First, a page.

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Published on Tuesday, November 18, 2014

No Cakewalk for AWC’s 2015 Legislative Agenda

It should be no surprise that legislators returning to Olympia on January 12 will face very difficult choices on what, and what not, to fund. Among agendas competing for their support is AWC’s, which zeros in on how and why it is important to keep a share of locally generated state fees and taxes at home to help cities stay strong. Although it will take most of the scheduled 105-day legislative session, or longer, to reveal the outcomes, several pieces of the puzzle shaping them have become clearer after the elections:

We officially have a divided government.

Democrats in the House remain in the majority, although by slimmer margins than before (51-47), and Republicans maintained, and slightly expanded, their majority in the Senate (26-23). We are likely to experience the rise or fall of various coalitions or caucuses throughout the session as legislators attempt to craft budget compromises. Among these, we expect bi-partisan groups of House, and hopefully, Senate members, who will discuss and advocate for city and county needs. Such organized groups have not previously formed.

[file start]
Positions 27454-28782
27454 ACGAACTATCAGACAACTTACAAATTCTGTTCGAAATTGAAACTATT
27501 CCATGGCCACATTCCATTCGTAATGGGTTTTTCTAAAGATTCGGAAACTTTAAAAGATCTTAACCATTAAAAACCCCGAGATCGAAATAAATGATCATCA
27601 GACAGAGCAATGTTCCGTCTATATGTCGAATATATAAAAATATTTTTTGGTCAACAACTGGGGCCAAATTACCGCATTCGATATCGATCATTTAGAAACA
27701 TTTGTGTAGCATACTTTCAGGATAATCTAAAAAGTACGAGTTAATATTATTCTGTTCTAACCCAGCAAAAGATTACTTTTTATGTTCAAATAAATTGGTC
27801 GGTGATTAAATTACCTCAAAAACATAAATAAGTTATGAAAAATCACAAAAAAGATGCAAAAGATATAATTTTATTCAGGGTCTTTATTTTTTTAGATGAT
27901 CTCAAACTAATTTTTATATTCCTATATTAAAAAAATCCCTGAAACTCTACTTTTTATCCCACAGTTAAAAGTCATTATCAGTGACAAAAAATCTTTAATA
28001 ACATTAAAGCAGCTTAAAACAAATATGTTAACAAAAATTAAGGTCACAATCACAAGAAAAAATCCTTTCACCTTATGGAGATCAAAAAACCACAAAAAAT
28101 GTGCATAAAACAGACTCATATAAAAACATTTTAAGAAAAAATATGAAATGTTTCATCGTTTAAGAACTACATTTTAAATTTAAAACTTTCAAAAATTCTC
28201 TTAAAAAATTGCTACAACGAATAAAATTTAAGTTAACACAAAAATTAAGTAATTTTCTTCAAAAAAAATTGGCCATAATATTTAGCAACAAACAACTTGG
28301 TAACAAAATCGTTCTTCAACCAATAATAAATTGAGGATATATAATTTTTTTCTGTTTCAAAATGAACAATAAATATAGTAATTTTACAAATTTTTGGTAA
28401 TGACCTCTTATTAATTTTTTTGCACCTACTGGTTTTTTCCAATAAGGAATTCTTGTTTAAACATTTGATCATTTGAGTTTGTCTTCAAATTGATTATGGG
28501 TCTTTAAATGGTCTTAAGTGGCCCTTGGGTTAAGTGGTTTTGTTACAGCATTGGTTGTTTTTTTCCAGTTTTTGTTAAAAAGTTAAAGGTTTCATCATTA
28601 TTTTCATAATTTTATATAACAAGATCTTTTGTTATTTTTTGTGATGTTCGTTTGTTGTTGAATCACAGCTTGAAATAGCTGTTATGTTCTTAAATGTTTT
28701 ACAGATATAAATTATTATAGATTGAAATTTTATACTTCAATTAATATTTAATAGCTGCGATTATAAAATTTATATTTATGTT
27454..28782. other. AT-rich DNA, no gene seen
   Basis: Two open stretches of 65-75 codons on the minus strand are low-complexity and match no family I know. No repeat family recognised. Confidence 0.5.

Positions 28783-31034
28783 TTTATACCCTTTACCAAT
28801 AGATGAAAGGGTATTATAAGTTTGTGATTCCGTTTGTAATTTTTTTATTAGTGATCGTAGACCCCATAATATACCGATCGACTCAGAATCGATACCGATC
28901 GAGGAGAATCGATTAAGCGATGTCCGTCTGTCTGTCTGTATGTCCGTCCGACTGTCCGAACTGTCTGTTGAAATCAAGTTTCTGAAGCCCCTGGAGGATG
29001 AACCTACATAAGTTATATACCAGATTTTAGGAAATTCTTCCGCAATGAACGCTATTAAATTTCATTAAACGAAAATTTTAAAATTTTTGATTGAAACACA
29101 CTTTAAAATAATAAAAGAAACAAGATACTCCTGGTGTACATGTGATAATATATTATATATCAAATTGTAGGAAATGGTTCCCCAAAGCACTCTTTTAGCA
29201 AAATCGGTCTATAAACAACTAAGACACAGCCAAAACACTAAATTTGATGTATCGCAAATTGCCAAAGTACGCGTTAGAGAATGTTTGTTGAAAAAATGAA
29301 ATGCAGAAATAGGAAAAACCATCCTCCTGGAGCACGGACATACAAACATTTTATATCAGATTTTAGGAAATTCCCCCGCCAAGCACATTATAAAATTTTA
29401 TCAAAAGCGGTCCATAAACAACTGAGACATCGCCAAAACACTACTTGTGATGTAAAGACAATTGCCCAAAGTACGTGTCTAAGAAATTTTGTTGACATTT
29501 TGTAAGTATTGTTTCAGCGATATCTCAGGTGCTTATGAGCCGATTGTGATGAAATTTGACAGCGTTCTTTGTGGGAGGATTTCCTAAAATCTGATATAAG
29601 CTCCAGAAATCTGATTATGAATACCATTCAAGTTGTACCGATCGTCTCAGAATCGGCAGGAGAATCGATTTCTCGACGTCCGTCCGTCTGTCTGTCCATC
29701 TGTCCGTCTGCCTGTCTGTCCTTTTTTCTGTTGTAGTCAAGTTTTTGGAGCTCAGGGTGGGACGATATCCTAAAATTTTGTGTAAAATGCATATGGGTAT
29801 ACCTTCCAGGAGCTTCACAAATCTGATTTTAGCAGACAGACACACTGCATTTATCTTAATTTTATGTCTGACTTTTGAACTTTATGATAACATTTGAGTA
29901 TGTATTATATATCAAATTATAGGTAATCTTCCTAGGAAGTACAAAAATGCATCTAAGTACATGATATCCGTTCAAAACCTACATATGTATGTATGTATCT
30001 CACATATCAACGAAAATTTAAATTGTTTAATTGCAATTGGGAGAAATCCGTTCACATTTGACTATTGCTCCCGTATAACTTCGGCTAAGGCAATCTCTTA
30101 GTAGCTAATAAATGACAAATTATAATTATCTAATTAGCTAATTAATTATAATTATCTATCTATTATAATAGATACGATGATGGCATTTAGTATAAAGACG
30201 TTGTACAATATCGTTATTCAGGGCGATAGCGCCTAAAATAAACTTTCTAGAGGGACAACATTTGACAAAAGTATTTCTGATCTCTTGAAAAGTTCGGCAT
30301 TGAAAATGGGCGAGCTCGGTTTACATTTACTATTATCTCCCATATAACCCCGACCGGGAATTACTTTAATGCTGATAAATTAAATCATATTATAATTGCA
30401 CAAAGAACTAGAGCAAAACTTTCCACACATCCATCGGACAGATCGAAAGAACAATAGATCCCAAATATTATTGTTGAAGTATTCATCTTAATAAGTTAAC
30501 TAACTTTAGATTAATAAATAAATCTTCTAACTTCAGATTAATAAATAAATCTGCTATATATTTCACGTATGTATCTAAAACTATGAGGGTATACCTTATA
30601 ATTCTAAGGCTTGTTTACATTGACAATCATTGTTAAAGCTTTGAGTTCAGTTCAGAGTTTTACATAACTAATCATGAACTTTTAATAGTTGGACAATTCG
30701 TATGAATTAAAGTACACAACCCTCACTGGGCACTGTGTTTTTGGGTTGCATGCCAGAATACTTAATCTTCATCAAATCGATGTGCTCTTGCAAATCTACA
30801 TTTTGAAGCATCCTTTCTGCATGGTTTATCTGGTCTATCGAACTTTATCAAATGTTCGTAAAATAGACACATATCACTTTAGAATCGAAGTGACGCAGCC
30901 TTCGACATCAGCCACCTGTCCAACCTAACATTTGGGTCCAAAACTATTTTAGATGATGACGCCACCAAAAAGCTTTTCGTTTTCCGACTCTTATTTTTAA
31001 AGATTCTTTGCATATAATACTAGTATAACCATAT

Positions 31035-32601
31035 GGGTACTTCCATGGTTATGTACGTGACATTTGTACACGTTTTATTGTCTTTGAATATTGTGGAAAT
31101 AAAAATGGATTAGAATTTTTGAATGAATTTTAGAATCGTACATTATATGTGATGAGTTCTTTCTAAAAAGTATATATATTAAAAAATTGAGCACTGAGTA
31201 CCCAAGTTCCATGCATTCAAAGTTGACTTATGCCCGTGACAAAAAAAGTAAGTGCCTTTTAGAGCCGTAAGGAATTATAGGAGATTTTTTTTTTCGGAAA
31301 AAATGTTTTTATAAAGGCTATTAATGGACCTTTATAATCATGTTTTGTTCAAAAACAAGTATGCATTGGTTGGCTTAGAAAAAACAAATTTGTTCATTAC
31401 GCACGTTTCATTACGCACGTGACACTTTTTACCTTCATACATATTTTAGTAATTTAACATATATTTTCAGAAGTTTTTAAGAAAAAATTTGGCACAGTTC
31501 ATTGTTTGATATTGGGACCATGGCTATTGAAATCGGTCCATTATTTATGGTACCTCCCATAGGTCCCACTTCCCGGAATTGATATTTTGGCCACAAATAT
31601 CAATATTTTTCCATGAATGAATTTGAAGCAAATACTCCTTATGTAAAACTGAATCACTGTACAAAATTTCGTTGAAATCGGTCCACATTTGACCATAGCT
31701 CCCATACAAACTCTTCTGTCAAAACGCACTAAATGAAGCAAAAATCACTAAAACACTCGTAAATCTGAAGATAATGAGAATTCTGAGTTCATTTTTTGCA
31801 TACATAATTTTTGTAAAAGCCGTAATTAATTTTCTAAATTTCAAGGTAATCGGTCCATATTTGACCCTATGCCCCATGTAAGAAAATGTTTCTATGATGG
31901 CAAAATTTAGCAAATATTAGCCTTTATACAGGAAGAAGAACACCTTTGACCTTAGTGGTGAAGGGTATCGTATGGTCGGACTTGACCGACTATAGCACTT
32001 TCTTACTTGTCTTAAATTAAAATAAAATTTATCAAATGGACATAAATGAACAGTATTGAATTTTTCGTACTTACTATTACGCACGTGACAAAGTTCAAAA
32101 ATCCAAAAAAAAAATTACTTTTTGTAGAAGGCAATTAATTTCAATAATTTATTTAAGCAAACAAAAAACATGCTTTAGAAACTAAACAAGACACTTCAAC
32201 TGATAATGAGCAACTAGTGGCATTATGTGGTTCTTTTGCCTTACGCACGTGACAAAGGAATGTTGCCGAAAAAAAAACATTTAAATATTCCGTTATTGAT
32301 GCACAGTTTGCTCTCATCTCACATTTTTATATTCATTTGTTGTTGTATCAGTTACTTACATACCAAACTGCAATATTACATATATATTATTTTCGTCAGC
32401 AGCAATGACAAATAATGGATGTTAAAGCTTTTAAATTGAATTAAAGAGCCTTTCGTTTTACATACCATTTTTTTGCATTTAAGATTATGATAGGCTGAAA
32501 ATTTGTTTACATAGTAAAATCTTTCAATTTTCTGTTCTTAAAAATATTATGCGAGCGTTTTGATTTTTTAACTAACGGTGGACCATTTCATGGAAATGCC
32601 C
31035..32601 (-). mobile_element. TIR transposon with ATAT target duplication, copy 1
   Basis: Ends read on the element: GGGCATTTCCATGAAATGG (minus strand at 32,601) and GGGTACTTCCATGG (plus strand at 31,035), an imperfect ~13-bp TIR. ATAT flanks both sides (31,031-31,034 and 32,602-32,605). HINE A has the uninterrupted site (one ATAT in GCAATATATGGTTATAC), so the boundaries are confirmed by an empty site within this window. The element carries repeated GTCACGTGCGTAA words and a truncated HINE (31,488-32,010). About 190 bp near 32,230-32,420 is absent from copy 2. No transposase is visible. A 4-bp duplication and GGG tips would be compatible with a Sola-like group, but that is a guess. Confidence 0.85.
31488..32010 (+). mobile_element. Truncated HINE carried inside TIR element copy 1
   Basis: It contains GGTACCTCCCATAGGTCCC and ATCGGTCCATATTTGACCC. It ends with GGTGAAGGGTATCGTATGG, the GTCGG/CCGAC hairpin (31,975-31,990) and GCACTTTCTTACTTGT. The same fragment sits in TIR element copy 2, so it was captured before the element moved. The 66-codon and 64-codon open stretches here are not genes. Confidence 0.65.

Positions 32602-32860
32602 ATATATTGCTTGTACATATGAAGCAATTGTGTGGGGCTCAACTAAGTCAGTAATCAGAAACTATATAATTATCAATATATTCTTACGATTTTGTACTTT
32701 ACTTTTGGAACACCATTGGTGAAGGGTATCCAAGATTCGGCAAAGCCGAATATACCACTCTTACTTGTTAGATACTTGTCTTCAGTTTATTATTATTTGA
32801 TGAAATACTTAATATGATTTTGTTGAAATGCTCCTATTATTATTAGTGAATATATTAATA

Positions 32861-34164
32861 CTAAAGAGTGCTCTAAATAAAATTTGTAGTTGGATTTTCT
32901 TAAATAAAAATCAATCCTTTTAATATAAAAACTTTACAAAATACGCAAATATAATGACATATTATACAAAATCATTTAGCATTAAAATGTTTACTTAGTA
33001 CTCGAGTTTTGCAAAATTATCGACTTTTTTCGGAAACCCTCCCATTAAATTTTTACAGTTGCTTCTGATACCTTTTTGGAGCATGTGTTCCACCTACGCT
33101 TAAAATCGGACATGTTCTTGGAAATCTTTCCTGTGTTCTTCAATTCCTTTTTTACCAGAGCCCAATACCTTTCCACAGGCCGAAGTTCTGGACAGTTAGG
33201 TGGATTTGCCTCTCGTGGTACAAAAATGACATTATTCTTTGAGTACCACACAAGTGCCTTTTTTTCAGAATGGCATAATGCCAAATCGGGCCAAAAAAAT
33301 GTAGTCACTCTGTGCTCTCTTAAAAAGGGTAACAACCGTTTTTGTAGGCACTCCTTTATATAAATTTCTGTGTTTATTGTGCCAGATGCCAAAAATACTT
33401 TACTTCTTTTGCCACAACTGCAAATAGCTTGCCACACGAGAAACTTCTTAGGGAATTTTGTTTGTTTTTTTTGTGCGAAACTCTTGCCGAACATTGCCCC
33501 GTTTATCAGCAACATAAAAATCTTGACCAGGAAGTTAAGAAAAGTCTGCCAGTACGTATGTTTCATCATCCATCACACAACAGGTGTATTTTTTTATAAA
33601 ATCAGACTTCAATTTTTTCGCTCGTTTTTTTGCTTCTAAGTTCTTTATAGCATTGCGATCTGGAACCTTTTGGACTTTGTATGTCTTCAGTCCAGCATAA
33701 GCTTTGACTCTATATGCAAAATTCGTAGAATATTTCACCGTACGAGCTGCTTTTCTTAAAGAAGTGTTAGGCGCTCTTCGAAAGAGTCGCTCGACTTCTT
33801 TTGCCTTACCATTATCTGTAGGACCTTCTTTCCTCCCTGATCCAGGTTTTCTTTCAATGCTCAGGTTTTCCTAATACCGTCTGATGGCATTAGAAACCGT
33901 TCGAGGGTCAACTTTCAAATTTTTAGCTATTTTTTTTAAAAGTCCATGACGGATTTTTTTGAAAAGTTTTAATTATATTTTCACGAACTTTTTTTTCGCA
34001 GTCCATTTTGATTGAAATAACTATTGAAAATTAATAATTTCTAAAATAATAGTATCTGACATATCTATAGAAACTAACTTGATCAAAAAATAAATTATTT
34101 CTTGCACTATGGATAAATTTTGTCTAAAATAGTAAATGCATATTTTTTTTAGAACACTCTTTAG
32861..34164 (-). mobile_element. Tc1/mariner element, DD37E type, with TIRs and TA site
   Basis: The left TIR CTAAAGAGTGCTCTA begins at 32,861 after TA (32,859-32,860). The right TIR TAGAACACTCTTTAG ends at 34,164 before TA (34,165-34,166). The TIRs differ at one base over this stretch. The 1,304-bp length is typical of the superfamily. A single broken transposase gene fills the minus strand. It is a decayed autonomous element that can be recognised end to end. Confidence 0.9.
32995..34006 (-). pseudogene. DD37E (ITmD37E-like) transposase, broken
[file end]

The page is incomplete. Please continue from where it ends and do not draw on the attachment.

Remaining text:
The revenue forecast is up, and so too are obligations.

As the economy is slowly improving, so too are tax and fee collections. Simultaneously, demands for these revenues are on the rise in several key areas and exceed projected revenues:

  • The McCleary court decision obligates the state to spend more now and in the future on class sizes – particularly kindergarten – 3rd grade.
  • Passage of I-1351 (although by a very slim margin) further obligates the state to address staffing and class sizes – this time all the way through 12th grade.
  • A growing state means more students and more citizens in need of social services.
  • State worker health costs continue to rise, and there are pressures to provide teachers and others with cost of living increases.